I’m Finalizing My Divorce But Being Asked to Pay for Debts That Are Not Mine. – Dianne

“Dear Steve,

I am in the process of finalizing my divorce from my husband. In order to save money, we used a family friend, who technically represents him, not me. I have just received a copy of the divorce decree to review, and they bascially took all the credit cards and split them equally between us, with him being responsible for some and me for some. I should probably add that all of these credit cards are in his name, as he had a bit of a problem buying things that he couldn’t afford…part of the reson for our divorce. The issue I am having is that the goods that were purchased with some of these credit cards they want me to pay are in his posession. I certainly don’t mind paying for the one that I kept the goods for, but I am having a hard time justifying being responsible for things that I didn’t keep.

So, my question is this: Should I agree to the terms of the decree and just not pay the cards in question, and let them know that I’m disputing them? Or, would it be worth it for me in the long run to hire a lawyer to straighten this out? Or, if I do accept responsibility for that debt, but only pay $5 a month or so, can he come back and take legal action against me since I’m technically paying the debt? I’m desperate and have very little money, so I appreciate any advice you have.

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Dear Dianne,

Let’s say you enter into this agreement and stop paying at least the minimum. The creditors will go after him and he could go after you for violating the divorce agreement.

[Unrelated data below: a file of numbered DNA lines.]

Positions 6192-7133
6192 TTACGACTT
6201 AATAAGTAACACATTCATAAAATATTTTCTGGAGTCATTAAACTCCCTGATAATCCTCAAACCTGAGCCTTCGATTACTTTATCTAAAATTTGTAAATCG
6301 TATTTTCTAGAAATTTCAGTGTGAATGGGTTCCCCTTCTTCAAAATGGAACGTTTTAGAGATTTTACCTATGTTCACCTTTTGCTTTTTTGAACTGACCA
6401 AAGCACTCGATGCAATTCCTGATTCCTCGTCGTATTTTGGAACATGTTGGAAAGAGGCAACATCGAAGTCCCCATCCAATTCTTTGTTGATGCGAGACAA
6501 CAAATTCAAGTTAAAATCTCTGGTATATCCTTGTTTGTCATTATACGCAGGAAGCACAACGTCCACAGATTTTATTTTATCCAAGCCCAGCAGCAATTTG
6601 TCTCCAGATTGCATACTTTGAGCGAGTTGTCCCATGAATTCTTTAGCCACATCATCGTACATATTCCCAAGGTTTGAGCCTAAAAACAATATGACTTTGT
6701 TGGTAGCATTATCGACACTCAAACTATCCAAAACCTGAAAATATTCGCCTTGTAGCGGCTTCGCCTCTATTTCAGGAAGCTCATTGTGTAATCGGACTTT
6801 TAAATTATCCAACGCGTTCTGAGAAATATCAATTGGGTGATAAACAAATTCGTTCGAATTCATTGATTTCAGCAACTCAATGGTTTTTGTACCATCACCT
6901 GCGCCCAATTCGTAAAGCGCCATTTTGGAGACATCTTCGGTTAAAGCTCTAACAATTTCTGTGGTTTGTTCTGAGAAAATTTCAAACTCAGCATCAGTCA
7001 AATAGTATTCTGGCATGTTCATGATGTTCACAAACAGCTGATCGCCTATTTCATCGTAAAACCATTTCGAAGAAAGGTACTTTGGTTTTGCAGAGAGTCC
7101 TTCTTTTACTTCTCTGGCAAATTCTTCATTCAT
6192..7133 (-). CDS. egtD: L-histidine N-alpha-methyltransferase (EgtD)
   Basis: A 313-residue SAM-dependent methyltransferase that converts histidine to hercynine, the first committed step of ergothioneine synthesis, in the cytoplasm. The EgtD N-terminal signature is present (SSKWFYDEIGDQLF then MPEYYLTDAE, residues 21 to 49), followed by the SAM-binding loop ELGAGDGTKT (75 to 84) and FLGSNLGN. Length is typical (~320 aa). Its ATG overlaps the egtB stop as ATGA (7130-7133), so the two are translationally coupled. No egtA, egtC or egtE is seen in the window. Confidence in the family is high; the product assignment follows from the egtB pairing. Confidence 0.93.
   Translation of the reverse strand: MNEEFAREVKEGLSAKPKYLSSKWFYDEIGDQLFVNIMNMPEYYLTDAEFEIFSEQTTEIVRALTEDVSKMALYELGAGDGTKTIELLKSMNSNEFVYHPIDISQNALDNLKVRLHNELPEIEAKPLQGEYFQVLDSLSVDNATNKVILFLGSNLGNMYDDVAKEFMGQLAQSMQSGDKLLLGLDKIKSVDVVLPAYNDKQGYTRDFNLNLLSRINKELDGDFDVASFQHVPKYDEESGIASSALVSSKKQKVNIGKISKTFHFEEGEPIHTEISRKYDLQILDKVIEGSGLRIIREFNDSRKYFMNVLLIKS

There is nothing saying that a equal division is fair for you and if you don’t think it is you should not sign that document. There is also no requirement for you to pay anything towards those debts in his name now until an agreement is reached. All the debts in his name, unless you live in a community property state, as his debts alone and creditors can’t look to you for payment, only him.

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It seems like you you simply stop paying anything towards the debts until you can come to a fair and reasonable division of debt and assets that it gives you some leverage.

Get a lawyer to represent your interests. The other party is not working for you.

Damon Day - Pro Debt Coach

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Steve Rhode is the Get Out of Debt Guy and has been helping good people with bad debt problems since 1994. You can learn more about Steve, here.
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